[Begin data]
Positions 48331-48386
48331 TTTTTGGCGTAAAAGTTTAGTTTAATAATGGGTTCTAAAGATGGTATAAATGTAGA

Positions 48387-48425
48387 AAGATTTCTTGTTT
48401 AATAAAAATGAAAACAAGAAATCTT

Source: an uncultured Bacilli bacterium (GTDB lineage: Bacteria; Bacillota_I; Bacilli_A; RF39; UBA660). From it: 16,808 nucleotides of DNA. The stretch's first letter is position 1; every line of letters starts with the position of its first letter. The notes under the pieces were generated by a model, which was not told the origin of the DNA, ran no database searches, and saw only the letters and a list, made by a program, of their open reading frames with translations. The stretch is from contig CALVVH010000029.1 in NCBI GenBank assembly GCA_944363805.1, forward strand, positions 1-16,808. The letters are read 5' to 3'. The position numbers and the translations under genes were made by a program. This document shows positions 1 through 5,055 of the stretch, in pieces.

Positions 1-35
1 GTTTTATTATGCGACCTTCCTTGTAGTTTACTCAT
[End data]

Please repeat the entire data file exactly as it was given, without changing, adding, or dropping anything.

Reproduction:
Positions 48331-48386
48331 TTTTTGGCGTAAAAGTTTAGTTTAATAATGGGTTCTAAAGATGGTATAAATGTAGA

Positions 48387-48425
48387 AAGATTTCTTGTTT
48401 AATAAAAATGAAAACAAGAAATCTT

Source: an uncultured Bacilli bacterium (GTDB lineage: Bacteria; Bacillota_I; Bacilli_A; RF39; UBA660). From it: 16,808 nucleotides of DNA. The stretch's first letter is position 1; every line of letters starts with the position of its first letter. The notes under the pieces were generated by a model, which was not told the origin of the DNA, ran no database searches, and saw only the letters and a list, made by a program, of their open reading frames with translations. The stretch is from contig CALVVH010000029.1 in NCBI GenBank assembly GCA_944363805.1, forward strand, positions 1-16,808. The letters are read 5' to 3'. The position numbers and the translations under genes were made by a program. This document shows positions 1 through 5,055 of the stretch, in pieces.

Positions 1-35
1 GTTTTATTATGCGACCTTCCTTGTAGTTTACTCAT